Author Maxim Bolt discusses his BBC award-winning study of life on the border between Zimbabwe and South Africa
Written by: Maxim Bolt
Zimbabwe’s Migrants and South Africa’s Border Farms: The Roots of Impermanence began with my interest in people’s experiences of uprootedness and settlement. At the time, the Zimbabwean-South African border was receiving a lot of press attention about ‘floods’ of migrants fleeing the Zimbabwean Crisis. I wanted to understand first-hand this displacement from migrants’ own points of view. So in 2006, I rented a car and drove around northern South Africa, visiting Musina, the border town, and Venda, the area delimited as an ethnic homeland in the apartheid era. And I drove around the farming landscapes of huge commercial estates whose farmhouses and workers’ compounds punctuate the countryside. I was introduced to farmers, workers and new arrivals along the border fence on the bank of the Limpopo River. There, I found a farm – which I call Grootplaas – where I lived for a year and a half in the workers’ compound.
A key question at the outset was the difference between migrants who crossed the border and kept moving, and those who attached themselves to places they encountered. This became inseparable from another central interest – how the dynamics of work structure life more generally. Inevitably, actually living with farm workers on the border broadened my research. Soon, the point was to develop a holistic understanding of a social world on the border, which connected white farmers and managers, and a diverse black population of recent migrants, longer-standing workers, dependents, and the border’s traders – and to read this in the context of a longer border history. The question became: how do workplaces incorporate people and shape their relationships, self-understandings and plans, in a place characterised by extreme transience?
The book begins with a story of recruitment, and recruitment provides the cover image. When the fruit and the cotton ripen on the border’s farms, the word spreads in Zimbabwe, including to Beitbridge off to the east. By first light, hundreds of people who have climbed through the razor-wire fence wait for selection to begin. The struggle for employment – getting one’s ID card to a senior worker, or getting one’s name on a list – is desperate. Meanwhile soldiers watch, not knowing whom to arrest as a border-jumper and whom to leave alone as a farm worker. On the occasion I describe, the significance of the distinction quickly became clear: as soon as the recruitment list was read, soldiers chased the remaining work-seekers into the orchards.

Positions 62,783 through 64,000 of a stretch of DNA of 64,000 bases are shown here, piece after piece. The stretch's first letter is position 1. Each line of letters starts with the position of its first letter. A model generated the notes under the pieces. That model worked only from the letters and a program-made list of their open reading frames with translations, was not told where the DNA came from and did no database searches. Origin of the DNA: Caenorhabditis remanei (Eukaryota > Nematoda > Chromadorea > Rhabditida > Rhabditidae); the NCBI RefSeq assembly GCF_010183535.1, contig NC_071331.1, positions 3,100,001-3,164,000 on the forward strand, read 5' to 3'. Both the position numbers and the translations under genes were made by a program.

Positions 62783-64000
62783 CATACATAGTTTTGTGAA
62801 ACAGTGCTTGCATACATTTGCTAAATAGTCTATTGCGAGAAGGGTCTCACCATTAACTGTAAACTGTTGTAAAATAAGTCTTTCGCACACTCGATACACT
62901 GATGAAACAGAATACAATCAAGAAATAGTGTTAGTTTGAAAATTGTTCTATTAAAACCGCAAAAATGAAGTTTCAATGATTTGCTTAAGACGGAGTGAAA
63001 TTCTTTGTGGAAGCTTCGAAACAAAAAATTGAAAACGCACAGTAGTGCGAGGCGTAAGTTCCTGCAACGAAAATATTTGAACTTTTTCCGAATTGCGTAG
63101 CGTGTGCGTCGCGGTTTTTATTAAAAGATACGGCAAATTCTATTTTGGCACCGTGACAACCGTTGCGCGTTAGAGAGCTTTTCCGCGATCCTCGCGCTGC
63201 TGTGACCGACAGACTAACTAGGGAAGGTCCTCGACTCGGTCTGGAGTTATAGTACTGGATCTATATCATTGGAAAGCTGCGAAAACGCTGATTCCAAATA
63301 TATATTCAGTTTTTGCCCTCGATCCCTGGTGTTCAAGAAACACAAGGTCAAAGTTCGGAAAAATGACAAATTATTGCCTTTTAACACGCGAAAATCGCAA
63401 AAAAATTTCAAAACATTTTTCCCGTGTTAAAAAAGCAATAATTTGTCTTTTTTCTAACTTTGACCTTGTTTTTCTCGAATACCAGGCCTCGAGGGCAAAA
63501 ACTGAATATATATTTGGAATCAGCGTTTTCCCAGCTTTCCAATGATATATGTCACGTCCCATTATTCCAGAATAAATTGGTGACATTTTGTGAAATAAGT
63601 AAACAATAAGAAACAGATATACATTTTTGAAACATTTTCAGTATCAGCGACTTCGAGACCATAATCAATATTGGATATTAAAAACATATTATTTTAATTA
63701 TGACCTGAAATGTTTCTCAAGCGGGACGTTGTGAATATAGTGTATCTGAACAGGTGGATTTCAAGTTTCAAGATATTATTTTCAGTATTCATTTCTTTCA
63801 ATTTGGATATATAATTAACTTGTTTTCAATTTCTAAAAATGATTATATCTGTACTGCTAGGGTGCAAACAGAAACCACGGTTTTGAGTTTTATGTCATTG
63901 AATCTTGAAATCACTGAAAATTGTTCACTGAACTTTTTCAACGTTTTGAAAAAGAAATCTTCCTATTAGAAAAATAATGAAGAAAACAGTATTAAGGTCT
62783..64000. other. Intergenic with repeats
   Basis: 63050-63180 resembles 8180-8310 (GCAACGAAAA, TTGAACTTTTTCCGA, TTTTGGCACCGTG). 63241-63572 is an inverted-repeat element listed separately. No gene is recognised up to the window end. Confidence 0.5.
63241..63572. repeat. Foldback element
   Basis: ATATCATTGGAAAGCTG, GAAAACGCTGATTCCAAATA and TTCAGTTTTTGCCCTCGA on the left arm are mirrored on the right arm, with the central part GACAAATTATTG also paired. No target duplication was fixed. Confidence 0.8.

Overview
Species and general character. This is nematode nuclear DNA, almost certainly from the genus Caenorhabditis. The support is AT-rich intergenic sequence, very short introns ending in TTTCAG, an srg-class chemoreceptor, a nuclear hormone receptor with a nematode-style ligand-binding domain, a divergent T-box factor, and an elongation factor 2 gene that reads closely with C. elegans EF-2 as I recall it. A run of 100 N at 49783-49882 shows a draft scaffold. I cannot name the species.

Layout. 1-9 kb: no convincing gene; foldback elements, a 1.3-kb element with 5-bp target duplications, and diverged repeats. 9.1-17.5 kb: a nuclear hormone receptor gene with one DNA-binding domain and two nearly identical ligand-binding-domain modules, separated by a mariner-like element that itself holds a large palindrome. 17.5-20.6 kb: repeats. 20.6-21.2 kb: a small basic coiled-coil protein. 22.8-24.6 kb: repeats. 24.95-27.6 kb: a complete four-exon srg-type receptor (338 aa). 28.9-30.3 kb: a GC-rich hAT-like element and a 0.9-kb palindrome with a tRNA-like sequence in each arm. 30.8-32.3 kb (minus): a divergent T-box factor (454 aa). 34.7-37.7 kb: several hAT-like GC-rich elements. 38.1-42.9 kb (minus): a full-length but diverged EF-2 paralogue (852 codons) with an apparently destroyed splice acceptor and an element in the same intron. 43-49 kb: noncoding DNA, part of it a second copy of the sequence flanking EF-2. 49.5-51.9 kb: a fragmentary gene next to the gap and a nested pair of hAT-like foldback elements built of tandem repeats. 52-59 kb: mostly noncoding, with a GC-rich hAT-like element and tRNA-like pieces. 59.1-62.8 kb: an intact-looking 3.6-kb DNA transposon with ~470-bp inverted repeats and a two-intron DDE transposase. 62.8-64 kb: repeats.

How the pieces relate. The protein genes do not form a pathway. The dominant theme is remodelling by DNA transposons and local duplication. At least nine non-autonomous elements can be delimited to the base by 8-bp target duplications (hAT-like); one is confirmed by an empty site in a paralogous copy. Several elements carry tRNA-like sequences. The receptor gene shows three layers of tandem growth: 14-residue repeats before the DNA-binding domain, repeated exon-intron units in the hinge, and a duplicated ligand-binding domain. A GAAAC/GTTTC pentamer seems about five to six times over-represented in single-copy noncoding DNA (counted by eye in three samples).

Why start the book like this? The scramble for employment is an important lens on the border and its farms. And it foregrounds the implications of this setting for thinking about dynamics in the region more broadly.
The Zimbabwean-South African border is a place of extreme transience, in which people make do as best they can. Large numbers of Zimbabweans cross to make ends meet in South Africa. At the same time, Zimbabweans’ search for work collides with South Africa’s high unemployment. Indeed, scholars discuss a ‘post-work political economy’ in South Africa, in which distribution trumps production. [1} But this book explores what hubs of wage labour, now far scarcer, actually do in a world of unemployment.